“I spent the beginning years of my career as a research fellow for Michael Porter, who’s kind of widely known as one of the fathers of the term value-based care,” Jain told us. “And I’ve seen a huge gap between the academic discourse on the topic, and how it’s actually implemented in the real world.”

In addition to helming SCAN’s Medicare Advantage (MA) plan, Jain also was a special advisor to the former Centers for Medicare & Medicaid Services (CMS) Administrator Don Berwick in 2010 and 2011. He helped establish the Center for Medicare & Medicaid Innovation (CMMI), which is responsible for the creation of value-based payment models, including HHVBP.

Value is broadly defined, Jain said, as quality over cost. What he’s seen, because of some of the structural problems with the health system in the U.S., is providers focusing more on the cost side of the equation than the quality.

“That’s not to say that there hasn’t been important progress made in the care of patients through the lens of value-based care,” Jain said. “But what I am saying is that, when things begin to take on a religious zeal, it becomes hard to argue with them. Because people have bought into an ideology almost, that often fails to acknowledge the counter arguments.”

For instance, Jain’s and other critics’ (of which he is not necessarily one) gripes of certain value-based care models include:

– Reducing hospital stays and days in the hospital at all costs can sometimes leave patients and their families feeling “rushed and vulnerable.”

– Specialists are often referred to less, with generalists taking over to decrease unneeded utilization.

– Value-based models are less likely to innovate, particularly when it comes to adopting new, perhaps pricier drugs, “to the point of ignoring higher cost drugs that can meaningfully alleviate patients’ suffering.”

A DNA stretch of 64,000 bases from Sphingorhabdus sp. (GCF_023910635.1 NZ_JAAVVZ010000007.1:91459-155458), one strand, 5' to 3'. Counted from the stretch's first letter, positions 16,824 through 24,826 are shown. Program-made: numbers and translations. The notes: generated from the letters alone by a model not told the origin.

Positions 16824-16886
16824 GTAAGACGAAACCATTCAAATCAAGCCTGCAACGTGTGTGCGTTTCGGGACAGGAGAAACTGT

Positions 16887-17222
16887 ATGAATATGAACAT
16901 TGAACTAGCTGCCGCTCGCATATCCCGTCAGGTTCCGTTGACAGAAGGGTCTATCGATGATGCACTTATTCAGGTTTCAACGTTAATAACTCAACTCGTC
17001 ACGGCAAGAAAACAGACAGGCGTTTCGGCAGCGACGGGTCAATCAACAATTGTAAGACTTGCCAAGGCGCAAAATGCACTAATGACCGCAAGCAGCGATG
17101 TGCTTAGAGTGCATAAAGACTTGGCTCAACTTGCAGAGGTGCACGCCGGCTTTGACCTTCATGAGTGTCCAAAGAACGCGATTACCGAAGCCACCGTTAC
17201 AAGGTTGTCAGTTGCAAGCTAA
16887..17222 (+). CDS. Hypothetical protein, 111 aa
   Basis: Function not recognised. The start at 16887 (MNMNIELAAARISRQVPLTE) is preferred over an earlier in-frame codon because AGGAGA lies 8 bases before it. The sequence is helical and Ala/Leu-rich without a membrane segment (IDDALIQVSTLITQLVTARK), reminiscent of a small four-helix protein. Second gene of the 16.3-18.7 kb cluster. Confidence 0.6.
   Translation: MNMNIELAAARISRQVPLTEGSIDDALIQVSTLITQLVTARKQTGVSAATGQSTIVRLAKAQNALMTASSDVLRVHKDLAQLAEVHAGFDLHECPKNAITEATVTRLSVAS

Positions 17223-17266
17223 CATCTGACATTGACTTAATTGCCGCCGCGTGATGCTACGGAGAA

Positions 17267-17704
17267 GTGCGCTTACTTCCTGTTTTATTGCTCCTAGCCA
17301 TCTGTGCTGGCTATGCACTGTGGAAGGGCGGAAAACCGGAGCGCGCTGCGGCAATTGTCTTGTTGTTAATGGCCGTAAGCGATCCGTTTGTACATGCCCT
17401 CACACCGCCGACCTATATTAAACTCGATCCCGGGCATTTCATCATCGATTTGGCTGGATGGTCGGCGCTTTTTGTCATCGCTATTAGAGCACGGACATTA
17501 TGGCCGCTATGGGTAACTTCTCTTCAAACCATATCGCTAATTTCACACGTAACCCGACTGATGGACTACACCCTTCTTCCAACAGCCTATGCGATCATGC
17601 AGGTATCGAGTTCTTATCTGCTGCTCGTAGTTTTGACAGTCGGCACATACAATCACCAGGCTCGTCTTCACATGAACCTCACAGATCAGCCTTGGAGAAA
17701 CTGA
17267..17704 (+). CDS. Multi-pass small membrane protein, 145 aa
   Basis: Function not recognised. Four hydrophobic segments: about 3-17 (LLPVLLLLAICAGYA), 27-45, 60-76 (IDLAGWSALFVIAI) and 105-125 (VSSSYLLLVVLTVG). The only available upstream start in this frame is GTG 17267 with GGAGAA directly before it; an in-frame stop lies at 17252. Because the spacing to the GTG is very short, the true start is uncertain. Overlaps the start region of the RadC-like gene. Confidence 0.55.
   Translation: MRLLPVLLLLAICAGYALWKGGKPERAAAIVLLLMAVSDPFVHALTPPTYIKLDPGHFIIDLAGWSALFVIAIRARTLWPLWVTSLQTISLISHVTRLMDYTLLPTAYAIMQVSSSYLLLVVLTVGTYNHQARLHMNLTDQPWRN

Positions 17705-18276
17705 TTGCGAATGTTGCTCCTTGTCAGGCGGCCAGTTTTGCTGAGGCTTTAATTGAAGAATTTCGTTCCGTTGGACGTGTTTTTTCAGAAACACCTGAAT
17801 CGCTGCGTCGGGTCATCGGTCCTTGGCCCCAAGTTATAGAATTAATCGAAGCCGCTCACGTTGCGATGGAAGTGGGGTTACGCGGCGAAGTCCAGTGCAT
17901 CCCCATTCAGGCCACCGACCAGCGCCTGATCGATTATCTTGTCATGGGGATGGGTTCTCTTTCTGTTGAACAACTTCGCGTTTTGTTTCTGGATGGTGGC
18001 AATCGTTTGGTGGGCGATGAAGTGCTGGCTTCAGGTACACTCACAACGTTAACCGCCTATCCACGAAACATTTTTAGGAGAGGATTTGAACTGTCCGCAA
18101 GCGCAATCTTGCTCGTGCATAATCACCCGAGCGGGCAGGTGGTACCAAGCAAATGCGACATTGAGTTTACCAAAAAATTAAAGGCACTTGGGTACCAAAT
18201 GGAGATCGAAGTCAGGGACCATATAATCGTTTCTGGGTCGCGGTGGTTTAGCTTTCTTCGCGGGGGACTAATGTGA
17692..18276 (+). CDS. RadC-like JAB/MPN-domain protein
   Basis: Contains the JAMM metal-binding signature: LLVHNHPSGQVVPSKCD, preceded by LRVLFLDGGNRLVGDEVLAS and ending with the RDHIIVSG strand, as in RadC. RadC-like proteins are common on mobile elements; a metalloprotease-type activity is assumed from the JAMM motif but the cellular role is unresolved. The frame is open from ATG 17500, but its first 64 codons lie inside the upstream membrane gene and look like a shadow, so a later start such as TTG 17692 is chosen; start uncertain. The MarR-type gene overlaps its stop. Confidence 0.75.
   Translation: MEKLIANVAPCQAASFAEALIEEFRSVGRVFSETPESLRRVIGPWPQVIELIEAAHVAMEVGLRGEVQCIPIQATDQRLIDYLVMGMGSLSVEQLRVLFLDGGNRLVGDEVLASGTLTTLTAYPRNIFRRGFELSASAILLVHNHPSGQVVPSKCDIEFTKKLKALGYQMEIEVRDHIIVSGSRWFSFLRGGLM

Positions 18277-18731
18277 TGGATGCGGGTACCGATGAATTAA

For context, a 2021 report from the Health Care Payment Learning & Action Network (LAN) found that 40.9% of all U.S. health care payments were tied to value-based reimbursement models. These models – which included upside and downside risk arrangements, as well as population-based payments – represented about 238.8 million Americans and over 80% of the covered population.

Though home-based care providers undoubtedly want to move further toward value, many of them haven’t had a real incentive to yet.

Data collection on readmission rates for home care providers is still woefully behind. Home health care providers still experience far better profit from fee-for-service than most other models.

Right now, value – or risk – would most likely come from contracts with payers. Even then, those are somewhat of a rarity. For instance, about 25% of Amedisys’ (Nasdaq: AMED) MA plan partnerships contain upside risk right now based on metrics like hospitalization rates, its CEO, Chris Gerard, said on a Q1 earnings call Thursday.

But in HHVBP, which pits providers against each other, there’s a chance that the chase for value could become intensified. Many of the largest home health providers claim that HHVBP hasn’t changed their way of doing business, but that remains to be seen in practice on a nationwide scale.

“With these changes in payment models and payment systems, there’s always the risk that you’re going to make it harder for people to be human to one another,” Jain said. “And I think that’s something that we have to keep a close eye on.”

A broad brush can’t be taken to suggest all value-based care is good and all fee-for-service care is bad, for instance. Those are simple answers that should be avoided, Jain said.

In the end, I don’t know if I – or Jain, as he admits – have an exact answer to the question I originally posed. Instead, I may have reached another: When the shift to value is reevaluated in three to five years, will it be viewed as a misstep? And if so, to what extent?